3 Reasons Poor Body Image & Eating Disorders Often Go Hand-In-Hand

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Not everyone with an eating disorder has a poor body image and not everyone with a poor body image has an eating disorder.

However, poor body image and eating disorders often do go hand-in-hand.

First things first, what is "body image"?

Body image is the relationship you have with your own body. And as with most relationships, body image is complex.

Body image is important because of how it impacts your physical and mental health, relationships, and self-esteem.

It includes how you see or perceive your body, what you think about your body, and how you feel about it.

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Diet culture influences poor body image.

Body image also includes beliefs and behaviors that are strongly influenced by "diet culture." Diet culture influences everyone’s relationship with their body, even if they're not dieting.

Sometimes, it’s disguised as "healthy lifestyle," "clean eating," or other such euphemisms. It glorifies thinness and intertwines weight with worth.

In addition to making you feel bad about your body and self, diet culture demands you to be vigilant about your eating habits and your weight.

It says that to be worthy, you must be thin. And if you’re not in a thin body, you are to blame.

Diet Culture shows up as all-or-nothing perfectionistic thinking regarding food, body, and health. Rules to eat "x" but not "y." To “start Monday” if you ‘blew it.” If you're not thin, then you’re fat.

It promises that if you follow external rules, rather than trust your body’s wisdom, you will succeed.

Diet culture's messaging makes having a good relationship with your body almost impossible.

Poor body image often begins in childhood, and thanks to diet culture, growing up with a neutral or even positive body image is more the exception than the rule.

Parents are not immune, either. They don’t live in a vacuum.

Diet culture is so insidious that even recognizing it is a challenge, sort of like fish not knowing they are wet. Parents often unknowingly perpetuate diet culture messages, for they have also internalized them.

How does negative body image present in eating disorders?

There are many forms, including body dissatisfaction, overconcern with weight and shape, body-related checking, avoidance behavior, misperception of size, and body-related cognitive bias.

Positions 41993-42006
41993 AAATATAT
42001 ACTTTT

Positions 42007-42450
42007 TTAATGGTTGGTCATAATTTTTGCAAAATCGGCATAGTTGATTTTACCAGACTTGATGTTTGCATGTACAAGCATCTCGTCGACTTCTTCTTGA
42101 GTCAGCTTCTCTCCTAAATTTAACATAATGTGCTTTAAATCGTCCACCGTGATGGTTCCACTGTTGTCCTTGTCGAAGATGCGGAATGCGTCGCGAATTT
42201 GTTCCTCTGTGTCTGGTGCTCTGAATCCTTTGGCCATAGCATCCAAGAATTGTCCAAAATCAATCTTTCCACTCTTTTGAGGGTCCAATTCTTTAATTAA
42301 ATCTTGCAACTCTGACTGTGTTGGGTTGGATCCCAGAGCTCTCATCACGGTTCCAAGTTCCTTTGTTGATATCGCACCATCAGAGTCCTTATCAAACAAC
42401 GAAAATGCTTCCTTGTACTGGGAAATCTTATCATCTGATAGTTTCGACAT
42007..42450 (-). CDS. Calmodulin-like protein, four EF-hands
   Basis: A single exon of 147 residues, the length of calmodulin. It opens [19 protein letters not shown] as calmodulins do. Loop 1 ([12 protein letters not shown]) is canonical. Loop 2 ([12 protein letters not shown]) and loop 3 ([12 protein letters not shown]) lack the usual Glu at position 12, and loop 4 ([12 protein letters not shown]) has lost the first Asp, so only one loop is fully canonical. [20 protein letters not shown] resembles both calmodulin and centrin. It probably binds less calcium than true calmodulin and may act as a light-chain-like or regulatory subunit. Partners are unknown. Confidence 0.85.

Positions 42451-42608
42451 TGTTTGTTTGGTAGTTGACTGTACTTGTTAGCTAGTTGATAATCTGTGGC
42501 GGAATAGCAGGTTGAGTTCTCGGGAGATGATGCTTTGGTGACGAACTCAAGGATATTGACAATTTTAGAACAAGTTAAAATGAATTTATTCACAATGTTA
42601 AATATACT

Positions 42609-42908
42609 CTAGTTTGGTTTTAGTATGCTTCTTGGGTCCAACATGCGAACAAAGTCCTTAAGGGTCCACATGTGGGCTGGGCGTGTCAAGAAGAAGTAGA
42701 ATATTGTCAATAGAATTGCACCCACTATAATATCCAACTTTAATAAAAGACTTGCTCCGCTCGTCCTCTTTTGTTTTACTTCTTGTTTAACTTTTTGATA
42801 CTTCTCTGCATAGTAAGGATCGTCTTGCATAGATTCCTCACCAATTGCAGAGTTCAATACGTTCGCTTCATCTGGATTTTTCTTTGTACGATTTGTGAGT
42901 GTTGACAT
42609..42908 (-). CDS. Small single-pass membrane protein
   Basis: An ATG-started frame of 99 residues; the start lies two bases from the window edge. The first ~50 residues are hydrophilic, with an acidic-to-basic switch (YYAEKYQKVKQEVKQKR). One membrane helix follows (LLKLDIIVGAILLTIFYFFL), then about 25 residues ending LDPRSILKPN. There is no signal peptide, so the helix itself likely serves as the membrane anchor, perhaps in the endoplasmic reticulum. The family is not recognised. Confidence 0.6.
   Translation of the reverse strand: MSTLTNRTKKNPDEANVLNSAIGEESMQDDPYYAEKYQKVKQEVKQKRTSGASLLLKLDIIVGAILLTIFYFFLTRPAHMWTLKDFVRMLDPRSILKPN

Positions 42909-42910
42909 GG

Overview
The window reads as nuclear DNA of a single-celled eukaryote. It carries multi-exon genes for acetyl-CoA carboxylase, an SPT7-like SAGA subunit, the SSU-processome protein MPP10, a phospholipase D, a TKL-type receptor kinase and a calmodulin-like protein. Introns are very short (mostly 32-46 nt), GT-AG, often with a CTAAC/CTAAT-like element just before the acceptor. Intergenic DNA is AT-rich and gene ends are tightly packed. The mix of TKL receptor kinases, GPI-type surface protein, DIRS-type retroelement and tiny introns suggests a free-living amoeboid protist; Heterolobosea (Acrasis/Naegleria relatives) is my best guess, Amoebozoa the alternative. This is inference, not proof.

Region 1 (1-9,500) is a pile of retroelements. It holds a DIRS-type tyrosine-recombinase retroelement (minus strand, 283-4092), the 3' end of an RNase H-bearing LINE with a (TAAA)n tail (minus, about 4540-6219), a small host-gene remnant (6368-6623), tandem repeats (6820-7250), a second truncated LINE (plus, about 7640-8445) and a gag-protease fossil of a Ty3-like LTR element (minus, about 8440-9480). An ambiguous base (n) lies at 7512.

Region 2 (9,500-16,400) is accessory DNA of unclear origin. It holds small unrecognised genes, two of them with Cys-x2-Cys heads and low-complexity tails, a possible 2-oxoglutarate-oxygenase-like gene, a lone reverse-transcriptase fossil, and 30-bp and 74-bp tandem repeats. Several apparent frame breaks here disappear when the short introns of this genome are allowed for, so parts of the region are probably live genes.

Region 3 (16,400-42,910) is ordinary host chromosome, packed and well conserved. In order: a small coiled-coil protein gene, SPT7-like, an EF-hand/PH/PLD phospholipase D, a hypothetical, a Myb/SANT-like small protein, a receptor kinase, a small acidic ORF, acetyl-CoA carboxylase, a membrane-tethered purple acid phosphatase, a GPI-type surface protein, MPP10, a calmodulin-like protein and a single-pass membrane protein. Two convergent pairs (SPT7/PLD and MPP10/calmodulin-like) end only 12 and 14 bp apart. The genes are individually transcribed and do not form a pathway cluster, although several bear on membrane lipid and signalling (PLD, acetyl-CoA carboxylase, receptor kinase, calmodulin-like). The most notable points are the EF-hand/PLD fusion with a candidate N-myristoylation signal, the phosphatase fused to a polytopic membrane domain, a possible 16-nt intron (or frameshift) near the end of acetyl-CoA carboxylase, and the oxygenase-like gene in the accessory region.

Here are 3 reasons why poor body image and eating disorders often go hand-in-hand.

1. Poor body image is a precursor to eating disorders.

Research has found time and time again, that poor body image is one of the most common precursors to eating disorders.

Eating disorder prevention programs often target body image for this very reason. Poor body image is a risk factor for other problems, too, including depression, anxiety, and low self-esteem.

Poor body image can and does easily lead to dieting, disordered eating, and then to an eating disorder.

Negative body image is a logical risk factor in eating disorders because people who develop eating disorders tend to highly value body shape and weight, especially to define their self-worth.

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2. It's the main symptom of many eating disorders.

Poor body image is a criterion in the diagnosis of two well-known eating disorders: anorexia nervosa and bulimia nervosa.

In the case of either disorder, poor body image presents as body shape and weight hugely influencing self-worth.

People with anorexia nervosa also have a disturbance in how they experience their weight or shape. Sometimes, they’re unable to recognize the seriousness of their current (often low) body weight.

The most common eating disorder is Binge Eating Disorder. Body image-related concerns are not part of the diagnosis.

However, about 60 percent of BED patients endorse overconcern with weight and shape as well as avoidance behaviors and body checking.

3. Recovery usually requires improved body image.

Without an improved boy image, recovery is incomplete and short-lived.

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People with an eating disorder sometimes fear they’ll never feel at peace in their bodies, especially if they give up their eating disorder behaviors.

They inaccurately believe that their only hope to eradicate negative body image is to lose weight and maintain a body size closer to diet culture’s ideal.

Surrendering eating disorder behaviors, including dieting and restriction, is especially difficult in the diet culture World we live in.

An important facet of treatment is to help people learn self-advocacy, social action, and how to be the change they want to see in the world.

The good news is that full recovery from eating disorders is possible, which means that improving body image is also possible.

Dismantling diet culture is the first step to healing.

There’s no shame here — diet culture impacts everyone!

To move toward healing and freedom from food and body concerns, you have to dismantle and question the "truths" that diet culture has enforced from day one.

And to consider how buying into these beliefs and messages (most often over and over again) has been destructive to attuning to your body, your needs, your hunger, and your trust in yourself.

As you begin to do this important self-inquiry, externalize some blame you’ve put on yourself.

Join me as we take down diet culture, together. Only then will body image collectively improve and eating disorder rates plummet.

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Dr. Elayne Daniels is a non-diet, Certified Intuitive Eating specialist and clinical psychologist in MA. If you’re struggling with your body image and/or eating disorder, contact her on her website or send her an email.

This article was originally published at DrElayneDaniels.com. Reprinted with permission from the author.